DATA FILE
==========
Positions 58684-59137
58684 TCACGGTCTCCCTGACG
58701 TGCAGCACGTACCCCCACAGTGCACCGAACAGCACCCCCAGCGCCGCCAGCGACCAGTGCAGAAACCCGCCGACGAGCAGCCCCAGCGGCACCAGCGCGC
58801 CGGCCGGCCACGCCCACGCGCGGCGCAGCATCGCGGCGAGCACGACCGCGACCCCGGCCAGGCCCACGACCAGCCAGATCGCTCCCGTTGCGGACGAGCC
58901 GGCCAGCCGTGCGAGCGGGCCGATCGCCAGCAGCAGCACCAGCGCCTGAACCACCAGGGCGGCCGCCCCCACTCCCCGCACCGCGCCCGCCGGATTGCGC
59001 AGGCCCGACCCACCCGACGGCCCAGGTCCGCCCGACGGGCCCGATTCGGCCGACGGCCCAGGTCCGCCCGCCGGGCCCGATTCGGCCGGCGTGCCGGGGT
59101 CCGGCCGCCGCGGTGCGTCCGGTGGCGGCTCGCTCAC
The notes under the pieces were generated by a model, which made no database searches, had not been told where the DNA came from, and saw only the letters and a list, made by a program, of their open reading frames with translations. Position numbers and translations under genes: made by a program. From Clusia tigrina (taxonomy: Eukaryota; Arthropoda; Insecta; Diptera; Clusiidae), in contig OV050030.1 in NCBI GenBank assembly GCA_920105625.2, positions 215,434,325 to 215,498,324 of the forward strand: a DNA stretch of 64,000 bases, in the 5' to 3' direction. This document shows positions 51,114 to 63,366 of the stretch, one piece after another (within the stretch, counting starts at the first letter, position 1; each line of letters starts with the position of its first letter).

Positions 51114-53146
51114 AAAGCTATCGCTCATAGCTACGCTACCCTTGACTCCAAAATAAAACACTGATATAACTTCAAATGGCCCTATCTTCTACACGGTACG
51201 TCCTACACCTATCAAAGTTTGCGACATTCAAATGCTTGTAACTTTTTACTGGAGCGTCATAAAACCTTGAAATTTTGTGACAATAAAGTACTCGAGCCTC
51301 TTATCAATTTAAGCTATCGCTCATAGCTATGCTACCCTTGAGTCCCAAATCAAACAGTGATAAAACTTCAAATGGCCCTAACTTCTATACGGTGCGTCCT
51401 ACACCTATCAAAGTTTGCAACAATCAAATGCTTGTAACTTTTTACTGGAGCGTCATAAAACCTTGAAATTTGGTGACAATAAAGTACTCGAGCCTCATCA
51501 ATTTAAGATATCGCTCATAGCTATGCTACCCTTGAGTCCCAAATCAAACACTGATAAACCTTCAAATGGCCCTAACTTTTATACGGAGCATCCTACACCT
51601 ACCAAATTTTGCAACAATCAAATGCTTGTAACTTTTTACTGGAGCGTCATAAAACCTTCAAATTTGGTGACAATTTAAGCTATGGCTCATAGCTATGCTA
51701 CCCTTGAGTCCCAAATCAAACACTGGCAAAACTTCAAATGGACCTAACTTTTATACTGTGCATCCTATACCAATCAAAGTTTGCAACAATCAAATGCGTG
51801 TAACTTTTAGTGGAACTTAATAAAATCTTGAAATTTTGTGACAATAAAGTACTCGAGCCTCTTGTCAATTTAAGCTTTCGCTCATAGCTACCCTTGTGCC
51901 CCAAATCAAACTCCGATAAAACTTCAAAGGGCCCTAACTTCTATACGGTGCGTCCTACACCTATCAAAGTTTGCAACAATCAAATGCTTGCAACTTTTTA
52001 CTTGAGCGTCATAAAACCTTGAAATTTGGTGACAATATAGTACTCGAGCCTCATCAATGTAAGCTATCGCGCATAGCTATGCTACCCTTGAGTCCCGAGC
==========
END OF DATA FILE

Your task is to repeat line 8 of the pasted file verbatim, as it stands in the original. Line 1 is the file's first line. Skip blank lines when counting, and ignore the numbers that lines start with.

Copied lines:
The notes under the pieces were generated by a model, which made no database searches, had not been told where the DNA came from, and saw only the letters and a list, made by a program, of their open reading frames with translations. Position numbers and translations under genes: made by a program. From Clusia tigrina (taxonomy: Eukaryota; Arthropoda; Insecta; Diptera; Clusiidae), in contig OV050030.1 in NCBI GenBank assembly GCA_920105625.2, positions 215,434,325 to 215,498,324 of the forward strand: a DNA stretch of 64,000 bases, in the 5' to 3' direction. This document shows positions 51,114 to 63,366 of the stretch, one piece after another (within the stretch, counting starts at the first letter, position 1; each line of letters starts with the position of its first letter).